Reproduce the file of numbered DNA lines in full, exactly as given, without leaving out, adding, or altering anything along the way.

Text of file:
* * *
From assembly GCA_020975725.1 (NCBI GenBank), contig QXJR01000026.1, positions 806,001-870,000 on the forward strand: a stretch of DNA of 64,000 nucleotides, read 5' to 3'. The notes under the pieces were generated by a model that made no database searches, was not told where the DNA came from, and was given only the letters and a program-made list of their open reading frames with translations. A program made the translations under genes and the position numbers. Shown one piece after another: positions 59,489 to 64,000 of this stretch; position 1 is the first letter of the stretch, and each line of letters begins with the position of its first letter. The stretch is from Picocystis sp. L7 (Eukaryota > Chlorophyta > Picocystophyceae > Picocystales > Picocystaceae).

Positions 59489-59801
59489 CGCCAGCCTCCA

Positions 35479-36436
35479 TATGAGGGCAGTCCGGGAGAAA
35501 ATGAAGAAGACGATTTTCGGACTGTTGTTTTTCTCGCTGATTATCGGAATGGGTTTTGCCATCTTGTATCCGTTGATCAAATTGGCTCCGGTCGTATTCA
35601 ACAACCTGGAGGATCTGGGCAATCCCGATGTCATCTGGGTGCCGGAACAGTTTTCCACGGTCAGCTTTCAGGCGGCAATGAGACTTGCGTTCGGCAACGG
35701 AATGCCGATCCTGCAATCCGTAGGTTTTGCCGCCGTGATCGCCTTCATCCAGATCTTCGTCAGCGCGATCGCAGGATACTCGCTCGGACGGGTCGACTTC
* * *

From assembly GCA_020975725.1 (NCBI GenBank), contig QXJR01000026.1, positions 806,001-870,000 on the forward strand: a stretch of DNA of 64,000 nucleotides, read 5' to 3'. The notes under the pieces were generated by a model that made no database searches, was not told where the DNA came from, and was given only the letters and a program-made list of their open reading frames with translations. A program made the translations under genes and the position numbers. Shown one piece after another: positions 59,489 to 64,000 of this stretch; position 1 is the first letter of the stretch, and each line of letters begins with the position of its first letter. The stretch is from Picocystis sp. L7 (Eukaryota > Chlorophyta > Picocystophyceae > Picocystales > Picocystaceae).

Positions 59489-59801
59489 CGCCAGCCTCCA

Positions 35479-36436
35479 TATGAGGGCAGTCCGGGAGAAA
35501 ATGAAGAAGACGATTTTCGGACTGTTGTTTTTCTCGCTGATTATCGGAATGGGTTTTGCCATCTTGTATCCGTTGATCAAATTGGCTCCGGTCGTATTCA
35601 ACAACCTGGAGGATCTGGGCAATCCCGATGTCATCTGGGTGCCGGAACAGTTTTCCACGGTCAGCTTTCAGGCGGCAATGAGACTTGCGTTCGGCAACGG
35701 AATGCCGATCCTGCAATCCGTAGGTTTTGCCGCCGTGATCGCCTTCATCCAGATCTTCGTCAGCGCGATCGCAGGATACTCGCTCGGACGGGTCGACTTC